Confident, Offended, and Dead Wrong

He was mad at me, convinced that I was attacking our church and its leadership. Although I did not once mention our church by name he was certain that the sermon illustrations I used were intended to  call attention to the challenges our church was facing at the time. There were many points in the message that closely paralleled issues our church was confronted so it was natural to assume that I had crafted the message with the intention of emphasizing those problems. 

His assumption was logical, reasonable, supported by his observations, and wrong.

I was part of a team of teachers who had been asked to each teach about one of the Kings of Israel or Judah. I requested one king, but was assigned a different one, so the lesson I taught was not one I had chosen.I had first outlined and taught on that king and the associated passage of scripture seven years earlier, at a different church, long before our current church’s problems had begun. Recognizing the potential that some might think I was attacking our church, I agonized and fretted and worked hard to stay true to the passage. I repeatedly edited and altered the message, taking out portions that I thought might be interpreted negatively.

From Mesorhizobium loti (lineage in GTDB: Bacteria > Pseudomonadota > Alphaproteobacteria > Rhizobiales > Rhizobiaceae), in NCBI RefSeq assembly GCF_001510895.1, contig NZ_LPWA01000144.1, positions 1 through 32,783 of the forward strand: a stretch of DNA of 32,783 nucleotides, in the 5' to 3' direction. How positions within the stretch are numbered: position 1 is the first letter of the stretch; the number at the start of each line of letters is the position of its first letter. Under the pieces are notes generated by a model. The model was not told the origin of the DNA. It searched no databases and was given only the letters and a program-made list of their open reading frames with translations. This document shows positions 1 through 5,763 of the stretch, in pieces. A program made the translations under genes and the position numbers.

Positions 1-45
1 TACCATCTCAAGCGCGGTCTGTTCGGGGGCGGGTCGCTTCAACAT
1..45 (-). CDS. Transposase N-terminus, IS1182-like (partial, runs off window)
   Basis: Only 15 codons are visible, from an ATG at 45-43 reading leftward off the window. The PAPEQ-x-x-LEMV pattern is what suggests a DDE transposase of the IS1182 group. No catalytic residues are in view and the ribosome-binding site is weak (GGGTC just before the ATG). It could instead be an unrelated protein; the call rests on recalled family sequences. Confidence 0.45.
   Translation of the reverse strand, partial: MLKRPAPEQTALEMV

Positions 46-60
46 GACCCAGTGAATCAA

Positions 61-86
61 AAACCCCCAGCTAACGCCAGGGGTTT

In spite of my efforts, my friend reached the conclusion that I had selected the passage and crafted the sermon with our church in mind. It was several months before we talked face to face and I was able to correct his assumptions. When he heard the whole story his apology was genuine and sincere.

After we talked I reflected on how many times I had similarly and confidently reached a wrong conclusion about others, the occasions when I had misjudged others based on limited information.

I thought of patients I had written off as non-compliant, only to later learn that they had lost their jobs and their insurance. I remembered the many times I had wrongly thought my children were rude or disrespectful only to discover that I had misheard them. There is no shortage of examples of me confidently making quick yet erroneous assessments.

My friends, family and patients deserve better from me. It is my prayer that I will, over time, develop the habit of assuming the best in others, that I will be someone who gives others a chance to explain before I choose to condemn. I have a long way to go

- Bart

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